IT SPELLS DOOM

Desecration ⁠— How we Treat The Dead?

Amandeep Sandhu

Amandeep Sandhu

Share on facebook
Share on twitter
Share on whatsapp
Share on linkedin

There are many kinds of desecration: of symbols (Hitler using inverted Swastika), of Holy Books and places of worship (Partition of India and Pakistan, 1984 anti-Sikh pogrom, sacrilege in Panjab 2015-2017), or words which are dishonoured  (a parent’s request, a lover’s vow and the like).

In my view the greatest desecration is when we do not honour the dead. That is because how we treat the dead displays our attitude to life.

Desecration AntigoneIn 441 BCE the Greek Sopholces wrote the play Antigone on precisely this theme.

Rebel Polynices dies in the Thebes civil war. King Creon orders his body will not be sanctified by holy rites and will lie unburied on the battlefield, prey for carrion animals and vultures. Polynices’ sister Antigone takes it upon herself to bury his body, grant it funeral honour.

In the 1990s, during my Masters, I read the play and had opportunity to participate in the staging of it. The experience came to bear on me when a quarter century after its militant guns fell silent, I went to look at Panjab.

I wanted to know if peace had returned. That is why my book PANJAB starts with the line: ‘If you want to understand Panjab, be ready to count its corpses.

One way of looking at Panjab today is as a graveyard full of carrion animals and vultures precisely because its dead have not been honoured.

punjab farmer

Whether they were those innocent pilgrims who died in Operation Blue Star – mass cremations by the Army and civic authorities, many of those who died in militant violence, many militants whose numbers were claimed by police but bodies were never returned to families, thousands of innocents who went through enforced disappearances and were killed in extra-judicial killings. Their bodies cremated with no rights.

Or after the militancy period, during supposed peace, thousands of farmers and labour whose suicides were not acknowledged, who never came up on state rolls, whose families still suffer. I saw this desecration in the eyes of widows, of old mothers and fathers.

Modi tweetThat is why I feel unless this desecration is not addressed, real peace can never come to the land. Such desecration has also happened in the North East, in Kashmir, in Bastar, recently in UP, in every place where rebels have not been acknowledged by the state.

Besides politicians and judiciary, the Army, the police, the civic authorities constitute the state.

When I asked many soldiers, policemen and women, government officers, what was their fascination for sarkari naukri, they said because the state provides a system to which we can belong. The state cares for them – whether through salaries, pensions, post retirement benefits, and also if they lay down their lives in the line of duty.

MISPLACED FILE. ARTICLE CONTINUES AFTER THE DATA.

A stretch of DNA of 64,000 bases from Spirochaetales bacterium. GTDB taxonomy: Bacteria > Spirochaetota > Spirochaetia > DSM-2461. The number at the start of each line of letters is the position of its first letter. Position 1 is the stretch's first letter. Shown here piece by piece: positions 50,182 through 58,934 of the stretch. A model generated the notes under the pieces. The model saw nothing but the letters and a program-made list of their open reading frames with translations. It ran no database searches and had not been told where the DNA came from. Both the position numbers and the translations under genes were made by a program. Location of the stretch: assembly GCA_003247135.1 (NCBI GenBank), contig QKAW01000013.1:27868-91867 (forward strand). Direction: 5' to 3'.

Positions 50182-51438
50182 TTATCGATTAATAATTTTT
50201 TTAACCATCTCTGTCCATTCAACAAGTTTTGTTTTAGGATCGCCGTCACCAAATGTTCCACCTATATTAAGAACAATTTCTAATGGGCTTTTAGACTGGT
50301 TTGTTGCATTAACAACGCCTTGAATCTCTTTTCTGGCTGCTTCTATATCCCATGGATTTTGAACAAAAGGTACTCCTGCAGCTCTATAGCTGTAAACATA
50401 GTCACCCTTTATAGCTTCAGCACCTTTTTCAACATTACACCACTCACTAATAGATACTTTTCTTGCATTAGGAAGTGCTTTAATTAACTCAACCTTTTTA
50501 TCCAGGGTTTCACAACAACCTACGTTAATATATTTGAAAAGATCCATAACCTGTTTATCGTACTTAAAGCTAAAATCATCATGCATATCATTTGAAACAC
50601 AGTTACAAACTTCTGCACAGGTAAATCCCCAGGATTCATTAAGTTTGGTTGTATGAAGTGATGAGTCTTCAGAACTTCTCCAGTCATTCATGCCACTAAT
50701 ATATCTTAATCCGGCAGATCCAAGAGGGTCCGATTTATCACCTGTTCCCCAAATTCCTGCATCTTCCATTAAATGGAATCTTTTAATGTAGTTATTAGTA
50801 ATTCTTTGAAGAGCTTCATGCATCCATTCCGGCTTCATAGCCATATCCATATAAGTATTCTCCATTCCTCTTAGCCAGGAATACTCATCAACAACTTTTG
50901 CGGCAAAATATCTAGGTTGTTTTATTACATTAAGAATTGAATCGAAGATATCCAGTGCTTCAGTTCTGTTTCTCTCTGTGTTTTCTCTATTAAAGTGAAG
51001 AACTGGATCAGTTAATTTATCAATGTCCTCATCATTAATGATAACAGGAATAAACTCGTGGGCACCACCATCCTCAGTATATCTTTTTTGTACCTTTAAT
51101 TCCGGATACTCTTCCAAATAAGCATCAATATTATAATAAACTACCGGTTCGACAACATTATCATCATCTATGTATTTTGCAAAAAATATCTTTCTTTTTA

In fact, in most cases the allegiance is not to the state per se but to the warm network of which a recruit becomes a part, a sense of bonding, a sense of family.

Desecration Modi ChinaThis is precisely why when the PM said yesterday that China did not intrude into India’s borders, he did not tell us the location where the combat happened, and did not explain how our soldiers died brutally, he committed desecration. His hiding the truth is desecration.

He throws the brave soldiers out of the system of the state, the nation, their own network and sense of family. They are rendered expendables. They died, were not even martyred, for the cause of not the nation but to enable BJP win the Bihar elections, to save businesses which rely heavily on China for their survival.

This is how greed takes over morality. It spells doom.  After all, how we treat the dead displays our attitude to life and in this case nation.

 

Share on facebook
Share on twitter
Share on whatsapp
Share on linkedin
Amandeep Sandhu

Amandeep Sandhu

Amandeep Sandhu is the author of 'Panjab: Journeys Through fault Lines.'

Disclaimer : PunjabTodayTV.com and other platforms of the Punjab Today group strive to include views and opinions from across the entire spectrum, but by no means do we agree with everything we publish. Our efforts and editorial choices consistently underscore our authors’ right to the freedom of speech. However, it should be clear to all readers that individual authors are responsible for the information, ideas or opinions in their articles, and very often, these do not reflect the views of PunjabTodayTV.com or other platforms of the group. Punjab Today does not assume any responsibility or liability for the views of authors whose work appears here.

Punjab Today believes in serious, engaging, narrative journalism at a time when mainstream media houses seem to have given up on long-form writing and news television has blurred or altogether erased the lines between news and slapstick entertainment. We at Punjab Today believe that readers such as yourself appreciate cerebral journalism, and would like you to hold us against the best international industry standards. Brickbats are welcome even more than bouquets, though an occasional pat on the back is always encouraging. Good journalism can be a lifeline in these uncertain times worldwide. You can support us in myriad ways. To begin with, by spreading word about us and forwarding this reportage. Stay engaged.

— Team PT

Author Related Post
Related Post

Copyright © Punjab Today TV : All right Reserve 2016 - 2022